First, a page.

Microsoft, Facebook and 32 other technology firms joined the Cybersecurity Tech Accord – a public commitment among 34 global companies to protect and empower civilians online and to improve the security, stability and resilience of cyberspace. CompuData Client vCIO Andrew Rosado views the Cybersecurity Tech Accord as a big step in the right direction – here’s why!

On Tuesday, April 17, 2018, 34 global technology and security companies signed a Cybersecurity Tech Accord, a watershed agreement among the largest-ever group of companies agreeing to defend all customers everywhere from malicious attacks by cybercriminal enterprises and nation-states. The 34 companies include ABB, Arm, Cisco, Facebook, HP, HPE, Microsoft, Nokia, Oracle, and Trend Micro, and together represent operators of technologies that power the world’s internet communication and information infrastructure.

The companies made commitments in four areas.

  • Stronger Defense: The companies will mount a stronger defense against cyberattacks. As part of this, recognizing that everyone deserves protection, the companies pledged to protect all customers globally regardless of the motivation for attacks online.
  • No Offense: The companies will not help governments launch cyberattacks against innocent citizens and enterprises, and will protect against tampering or exploitation of their products and services through every stage of technology development, design and distribution.
  • Capacity Building: The companies will do more to empower developers and the people and businesses that use their technology, helping them improve their capacity for protecting themselves. This may include joint work on new security practices and new features the companies can deploy in their individual products and services.
  • Collective Action: The companies will build on existing relationships and together establish new formal and informal partnerships with industry, civil society and security researchers to improve technical collaboration, coordinate vulnerability disclosures, share threats and minimize the potential for malicious code to be introduced into cyberspace.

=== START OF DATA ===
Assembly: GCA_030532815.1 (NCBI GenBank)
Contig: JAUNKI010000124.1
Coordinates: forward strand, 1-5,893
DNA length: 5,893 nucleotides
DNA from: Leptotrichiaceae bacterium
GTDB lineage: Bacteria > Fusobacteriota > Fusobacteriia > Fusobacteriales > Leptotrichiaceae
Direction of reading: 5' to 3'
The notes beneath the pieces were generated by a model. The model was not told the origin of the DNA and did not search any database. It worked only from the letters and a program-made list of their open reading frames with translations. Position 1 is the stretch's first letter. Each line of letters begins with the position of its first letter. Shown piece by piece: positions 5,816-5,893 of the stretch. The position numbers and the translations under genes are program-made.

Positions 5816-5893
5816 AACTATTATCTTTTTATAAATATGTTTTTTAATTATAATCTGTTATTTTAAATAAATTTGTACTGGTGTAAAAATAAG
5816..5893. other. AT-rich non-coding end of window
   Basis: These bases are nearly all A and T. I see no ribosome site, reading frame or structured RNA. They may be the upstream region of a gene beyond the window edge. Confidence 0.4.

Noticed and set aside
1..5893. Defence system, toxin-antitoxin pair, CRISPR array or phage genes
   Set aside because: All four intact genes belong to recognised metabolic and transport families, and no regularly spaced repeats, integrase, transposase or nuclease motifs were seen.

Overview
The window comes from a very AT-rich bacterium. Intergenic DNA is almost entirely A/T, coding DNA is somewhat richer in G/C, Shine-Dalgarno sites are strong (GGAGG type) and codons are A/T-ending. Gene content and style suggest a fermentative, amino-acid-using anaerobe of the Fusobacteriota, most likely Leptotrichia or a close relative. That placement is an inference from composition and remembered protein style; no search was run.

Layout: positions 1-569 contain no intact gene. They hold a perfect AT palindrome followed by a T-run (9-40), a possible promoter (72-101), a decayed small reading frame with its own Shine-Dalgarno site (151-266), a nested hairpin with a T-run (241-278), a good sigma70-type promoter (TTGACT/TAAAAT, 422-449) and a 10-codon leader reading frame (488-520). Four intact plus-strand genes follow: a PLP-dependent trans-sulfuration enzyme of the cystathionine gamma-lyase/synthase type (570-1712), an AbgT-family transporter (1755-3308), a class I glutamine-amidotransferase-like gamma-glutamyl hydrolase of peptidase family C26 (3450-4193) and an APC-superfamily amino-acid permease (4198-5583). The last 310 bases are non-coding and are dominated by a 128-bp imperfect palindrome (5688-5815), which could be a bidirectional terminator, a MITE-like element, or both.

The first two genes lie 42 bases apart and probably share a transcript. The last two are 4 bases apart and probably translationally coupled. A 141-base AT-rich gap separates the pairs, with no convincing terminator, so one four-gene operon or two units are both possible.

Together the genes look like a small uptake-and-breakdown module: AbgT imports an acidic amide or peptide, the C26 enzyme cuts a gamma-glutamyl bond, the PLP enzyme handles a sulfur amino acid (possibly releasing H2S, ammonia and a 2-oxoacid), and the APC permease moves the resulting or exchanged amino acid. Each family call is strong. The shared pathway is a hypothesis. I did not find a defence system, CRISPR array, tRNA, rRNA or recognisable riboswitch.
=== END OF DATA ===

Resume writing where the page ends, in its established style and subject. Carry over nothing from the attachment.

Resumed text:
The companies may have adhered to some or all of these principles prior to the accord, or may have adhered without a public commitment.

This agreement represents a public shared commitment to collaborate on cybersecurity efforts. The Tech Accord remains open to consideration of new private sector signatories, large or small and regardless of sector, who are trusted, have high cybersecurity standards and will adhere unreservedly to the Tech Accord’s principles.

CompuData PhiladelphiaIs it about time we see this collaborative cybersecurity commitment?

“Absolutely, it’s a step in the right direction, especially as many of the companies currently participating in the Cybersecurity Tech Accord control a large amount of our data and/or provide a medium for how our data is transmitted,” CompuData’s Client vCIO Andrew Rosado shares. “The idea of getting industry leaders together to build a stronger security front is terrific – we need these leading tech minds to join forces, as what we are talking about in terms of cybersecurity here is not simply a personal data security issue, but a national security issue as well.”

The victims of cyber attacks are businesses and organizations of all sizes, with economic losses expected to reach $8 trillion by 2022.Recent cyber attacks have caused small businesses to shutter their doors, hospitals to delay surgeries and governments to halt services, among other disruptions and safety risks.

“There is a line that we have been treading for a few years now that separates government regulation and the tech industry, according to Rosado. “Some say that there needs to be some regulation on how data is treated (we have been seeing that lately with the Cambridge Analytical/Facebook issue) and that regulation should be enforced by the government. On the other side of the argument, some feel that too much government regulation will disrupt the tech industry and the thriving organism it is today – I think there exists a happy middle ground as tech leaders come together to help not only their own interests, but the interests of their collective users, literally millions upon millions upon millions of businesses and individuals.”

For more information on the Cybersecurity Tech Accord, click here.

* Losses are cumulative over five year, 2017 – 2022. Juniper Research: The Future of Cybercrime & Security: Enterprise Threats & Mitigation 2017-2022